A marital separation agreement also known as a divorce settlement agreement is a written document that goes by many names, depending on where you live. Therefore, it is useful to check your local state to figure out the general procedures of how to file one.

The purpose of a divorce settlement agreement is to come to an agreement on terms regarding child custody, child support, alimony (also referred to as “spousal support” or “maintenance”), and the division of property.

Do I Need an Attorney to Prepare the Separation Agreement?

It is recommended that you hire a lawyer to prepare your marital agreement. If your spouse’s attorney has already drafted it, you should hire an attorney to review it (on your behalf) and make sure important legal provisions are added, deleted, or corrected in order to protect your rights and interests.

For example, phrases like “sole legal custody,” “exclusive possession,” “timely indemnify and hold harmless,” and “relinquish and waive all future claims” have significant meanings. If you are not a legal expert in the area, you may miss those crucial details or problems with the proposed agreement.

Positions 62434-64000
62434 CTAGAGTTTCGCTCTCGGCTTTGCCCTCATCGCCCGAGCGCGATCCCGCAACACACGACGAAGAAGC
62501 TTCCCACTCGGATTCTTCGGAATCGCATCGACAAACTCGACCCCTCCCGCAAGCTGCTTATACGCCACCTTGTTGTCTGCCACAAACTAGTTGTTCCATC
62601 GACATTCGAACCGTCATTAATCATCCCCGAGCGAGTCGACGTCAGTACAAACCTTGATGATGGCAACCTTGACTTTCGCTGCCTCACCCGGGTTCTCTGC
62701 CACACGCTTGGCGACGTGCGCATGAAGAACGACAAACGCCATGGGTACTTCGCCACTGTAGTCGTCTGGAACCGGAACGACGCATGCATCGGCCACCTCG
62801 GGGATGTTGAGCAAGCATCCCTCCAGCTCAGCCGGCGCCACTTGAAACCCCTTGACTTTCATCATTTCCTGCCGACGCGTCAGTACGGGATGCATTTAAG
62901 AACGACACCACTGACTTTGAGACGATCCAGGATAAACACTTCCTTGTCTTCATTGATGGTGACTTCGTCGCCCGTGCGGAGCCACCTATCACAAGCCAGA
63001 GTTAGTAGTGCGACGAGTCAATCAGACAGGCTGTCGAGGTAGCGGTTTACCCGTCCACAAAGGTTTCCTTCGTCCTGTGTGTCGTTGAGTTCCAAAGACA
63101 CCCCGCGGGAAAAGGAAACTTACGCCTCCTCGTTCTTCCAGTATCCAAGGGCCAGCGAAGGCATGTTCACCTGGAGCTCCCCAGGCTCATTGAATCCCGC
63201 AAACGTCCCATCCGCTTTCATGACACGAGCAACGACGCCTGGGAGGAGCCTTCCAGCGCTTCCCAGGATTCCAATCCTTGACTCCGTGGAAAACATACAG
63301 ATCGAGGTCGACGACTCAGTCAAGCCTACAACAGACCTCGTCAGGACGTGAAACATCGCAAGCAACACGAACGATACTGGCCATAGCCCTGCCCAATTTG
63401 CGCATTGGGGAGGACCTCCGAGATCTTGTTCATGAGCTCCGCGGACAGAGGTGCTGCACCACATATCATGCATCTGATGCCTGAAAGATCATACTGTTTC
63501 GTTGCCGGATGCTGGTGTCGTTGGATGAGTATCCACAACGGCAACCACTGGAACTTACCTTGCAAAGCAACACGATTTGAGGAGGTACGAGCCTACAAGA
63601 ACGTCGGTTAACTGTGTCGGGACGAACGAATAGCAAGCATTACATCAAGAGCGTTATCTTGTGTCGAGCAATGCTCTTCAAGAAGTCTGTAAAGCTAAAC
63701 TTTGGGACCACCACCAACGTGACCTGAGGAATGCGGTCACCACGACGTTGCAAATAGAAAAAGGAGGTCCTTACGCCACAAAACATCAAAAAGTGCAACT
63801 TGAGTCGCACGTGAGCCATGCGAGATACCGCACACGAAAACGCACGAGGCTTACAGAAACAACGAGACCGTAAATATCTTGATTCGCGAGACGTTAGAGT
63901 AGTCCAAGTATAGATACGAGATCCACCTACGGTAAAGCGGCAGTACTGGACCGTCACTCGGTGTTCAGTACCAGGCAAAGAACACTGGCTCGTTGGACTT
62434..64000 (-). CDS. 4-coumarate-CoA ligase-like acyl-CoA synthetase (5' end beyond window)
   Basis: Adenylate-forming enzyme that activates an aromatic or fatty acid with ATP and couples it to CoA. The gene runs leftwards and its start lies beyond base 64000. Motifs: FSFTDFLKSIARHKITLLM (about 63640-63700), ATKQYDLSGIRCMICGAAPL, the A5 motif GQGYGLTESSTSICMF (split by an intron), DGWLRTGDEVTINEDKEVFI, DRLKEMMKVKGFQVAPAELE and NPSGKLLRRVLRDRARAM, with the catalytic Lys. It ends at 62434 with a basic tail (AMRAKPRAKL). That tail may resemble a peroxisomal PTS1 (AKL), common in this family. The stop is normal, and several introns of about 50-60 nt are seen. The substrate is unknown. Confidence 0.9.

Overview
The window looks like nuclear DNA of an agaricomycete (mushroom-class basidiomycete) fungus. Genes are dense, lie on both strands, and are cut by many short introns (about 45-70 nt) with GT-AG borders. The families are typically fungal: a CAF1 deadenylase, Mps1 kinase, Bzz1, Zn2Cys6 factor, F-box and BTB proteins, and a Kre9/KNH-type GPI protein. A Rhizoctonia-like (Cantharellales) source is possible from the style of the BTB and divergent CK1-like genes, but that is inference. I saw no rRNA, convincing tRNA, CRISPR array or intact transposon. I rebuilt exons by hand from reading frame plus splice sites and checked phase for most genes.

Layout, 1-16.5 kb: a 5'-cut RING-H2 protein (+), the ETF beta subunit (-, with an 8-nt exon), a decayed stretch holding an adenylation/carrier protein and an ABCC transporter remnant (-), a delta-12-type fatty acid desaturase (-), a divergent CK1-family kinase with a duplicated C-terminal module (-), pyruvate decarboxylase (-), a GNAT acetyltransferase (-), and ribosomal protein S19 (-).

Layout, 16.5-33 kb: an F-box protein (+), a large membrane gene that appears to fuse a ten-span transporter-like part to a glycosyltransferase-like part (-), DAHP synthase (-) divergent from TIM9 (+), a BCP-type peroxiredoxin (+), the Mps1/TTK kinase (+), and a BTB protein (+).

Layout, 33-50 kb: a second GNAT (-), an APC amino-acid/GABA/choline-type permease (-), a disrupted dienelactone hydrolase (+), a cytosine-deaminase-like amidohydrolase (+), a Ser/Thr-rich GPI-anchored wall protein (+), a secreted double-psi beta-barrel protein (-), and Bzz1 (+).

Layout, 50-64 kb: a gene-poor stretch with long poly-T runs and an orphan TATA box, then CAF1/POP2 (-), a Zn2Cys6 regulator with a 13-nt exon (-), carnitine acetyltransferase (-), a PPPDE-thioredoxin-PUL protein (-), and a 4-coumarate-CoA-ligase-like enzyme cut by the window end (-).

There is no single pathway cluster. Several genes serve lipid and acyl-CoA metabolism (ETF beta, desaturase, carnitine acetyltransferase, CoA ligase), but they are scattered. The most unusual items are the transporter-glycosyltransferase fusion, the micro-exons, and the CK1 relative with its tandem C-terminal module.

Additionally, you may not know how to incorporate specific words to protect your interests. If you fail to review something, you may end up losing on the important aspects of the agreement. For due diligence purposes, you need to make sure a lawyer is able to assist with the process.

What if We Settle Everything Before Going to Court?

If you settle everything before taking your divorce case to court, an attorney or mediator can draft an agreement. Once signed, the selection agreement becomes a binding contract, which means both spouses are obligated by law to follow through by its provisions. Depending on your state’s laws, the agreement can be submitted to a judge that will make the determination if the terms are fair. It will then be incorporated into your final divorce decree and become a binding court order.

However, if either of you violate the order later on, you could be held in contempt of a court. If you and your spouse cannot agree, with a high probability you will end up in court, where you will have to put on your case and request a judge to decide all issues for you. Because this process is unpredictable, and usually costly, reaching an agreement outside of court is the recommended method.

What Should I Do in Regards to the Proposed Separation Agreement?